Supreme Court Justice Amy Coney Barrett was sworn in to the nation’s highest court less than two hours after being confirmed by the Senate in a White House ceremony.
Barrett, who was confirmed by the Senate by a 52-48 vote, was sworn in by Justice Clarence Thomas at about 9 p.m. on the South Lawn of the White House.
“This is a momentous day for America, for the United States Constitution and for the fair and impartial rule of law,” Trump said in remarks before her swearing in.
“As president, I have no more solemn obligation and no greater honor than to appoint Supreme Court justices,” he added.
Trump highlighted Barrett’s experience, saying she has a “towering intellect” who will become the fifth woman to serve on the nation’s highest court.
“She is one of our nation’s most brilliant legal scholars,” Trump said.
He also thanked Senate leadership, including Senate Majority Leader Mitch McConnell, who brought her confirmation to a vote in the chamber prior to the November presidential election.
All Senate Republicans except for Susan Collins of Maine voted to confirm Barrett, who was tapped by President Trump to fill the seat left vacant after Justice Ruth Bader Ginsburg died in September. Her confirmation will tip the balance of the court to a 6-3 conservative majority.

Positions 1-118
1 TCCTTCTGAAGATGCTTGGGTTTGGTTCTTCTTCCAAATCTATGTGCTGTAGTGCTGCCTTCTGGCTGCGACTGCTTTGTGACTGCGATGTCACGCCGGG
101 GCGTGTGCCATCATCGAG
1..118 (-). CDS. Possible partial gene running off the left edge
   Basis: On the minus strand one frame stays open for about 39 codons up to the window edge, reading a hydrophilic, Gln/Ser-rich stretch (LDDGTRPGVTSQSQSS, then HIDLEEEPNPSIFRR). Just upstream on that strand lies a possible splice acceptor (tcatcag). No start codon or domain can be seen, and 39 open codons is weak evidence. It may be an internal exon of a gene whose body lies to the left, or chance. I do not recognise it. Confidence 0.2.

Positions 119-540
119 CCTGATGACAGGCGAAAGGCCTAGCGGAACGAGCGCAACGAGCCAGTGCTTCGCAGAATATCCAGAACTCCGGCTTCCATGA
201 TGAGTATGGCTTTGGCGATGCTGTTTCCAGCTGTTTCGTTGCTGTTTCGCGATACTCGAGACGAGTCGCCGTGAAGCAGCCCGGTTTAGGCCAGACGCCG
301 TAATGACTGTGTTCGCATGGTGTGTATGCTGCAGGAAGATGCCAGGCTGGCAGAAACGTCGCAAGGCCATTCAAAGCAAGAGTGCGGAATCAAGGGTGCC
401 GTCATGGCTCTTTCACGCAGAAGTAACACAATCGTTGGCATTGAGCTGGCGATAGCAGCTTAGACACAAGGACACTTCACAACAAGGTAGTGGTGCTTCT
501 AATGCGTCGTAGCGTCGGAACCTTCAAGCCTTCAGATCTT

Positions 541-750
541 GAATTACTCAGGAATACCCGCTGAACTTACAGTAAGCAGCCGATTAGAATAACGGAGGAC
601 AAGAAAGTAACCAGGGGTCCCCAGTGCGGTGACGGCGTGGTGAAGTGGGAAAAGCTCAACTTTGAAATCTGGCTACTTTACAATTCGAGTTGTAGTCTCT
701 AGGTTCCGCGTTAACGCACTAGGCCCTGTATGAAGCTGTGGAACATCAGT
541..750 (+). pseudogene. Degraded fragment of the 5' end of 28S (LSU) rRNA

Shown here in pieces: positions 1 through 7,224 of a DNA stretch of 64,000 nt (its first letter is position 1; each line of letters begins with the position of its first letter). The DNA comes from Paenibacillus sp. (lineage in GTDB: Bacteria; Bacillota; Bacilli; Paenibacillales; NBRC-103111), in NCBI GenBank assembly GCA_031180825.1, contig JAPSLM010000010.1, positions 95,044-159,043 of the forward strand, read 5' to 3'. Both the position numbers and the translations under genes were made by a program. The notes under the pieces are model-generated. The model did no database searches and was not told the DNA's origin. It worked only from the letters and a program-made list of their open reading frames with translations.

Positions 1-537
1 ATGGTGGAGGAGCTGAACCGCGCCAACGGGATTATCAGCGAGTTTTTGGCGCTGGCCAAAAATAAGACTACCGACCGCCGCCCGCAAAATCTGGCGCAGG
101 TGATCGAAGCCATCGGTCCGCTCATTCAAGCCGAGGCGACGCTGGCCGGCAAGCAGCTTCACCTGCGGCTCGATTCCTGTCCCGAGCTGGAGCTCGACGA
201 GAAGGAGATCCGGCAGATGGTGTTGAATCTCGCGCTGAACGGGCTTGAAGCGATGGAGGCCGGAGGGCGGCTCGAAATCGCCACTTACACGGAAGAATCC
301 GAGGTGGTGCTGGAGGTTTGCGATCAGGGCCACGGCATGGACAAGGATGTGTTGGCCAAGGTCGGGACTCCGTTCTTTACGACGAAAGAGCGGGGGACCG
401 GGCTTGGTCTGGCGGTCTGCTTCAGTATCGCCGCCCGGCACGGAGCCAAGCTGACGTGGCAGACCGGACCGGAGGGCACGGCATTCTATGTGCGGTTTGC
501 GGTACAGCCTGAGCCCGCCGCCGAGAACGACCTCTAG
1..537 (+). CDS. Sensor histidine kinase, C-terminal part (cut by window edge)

Her nomination touched off a storm of criticism by Democratic lawmakers, who accused Republicans of a double standard after they blocked a pick by President Obama in 2016 because it was an election year.
Senate Minority leader Chuck Schumer said in an impassioned speech prior to Barrett’s confirmation that Senate Republicans were guilty of a “partisan theft of two seats” and a “hypocritical double standard.”
Sen. Chris Coons (D-Del.) added that Barrett’s nomination would usher in an unprecedented chapter of conservatism on the high court.
“Simply put, Judge Barrett as Justice Barrett, I am convinced, will open a new chapter of conservative judicial activism unlike anything we’ve seen,” Coons said.
McConnell, who blocked President Obama’s Supreme Court pick Merrick Garland from having a confirmation vote, said Barrett’s confirmation process was constitutional.
“The process comports entirely with the Constitution. We don’t have any doubt, do we, that if the shoe was on the other foot they’d be confirming,” he said.
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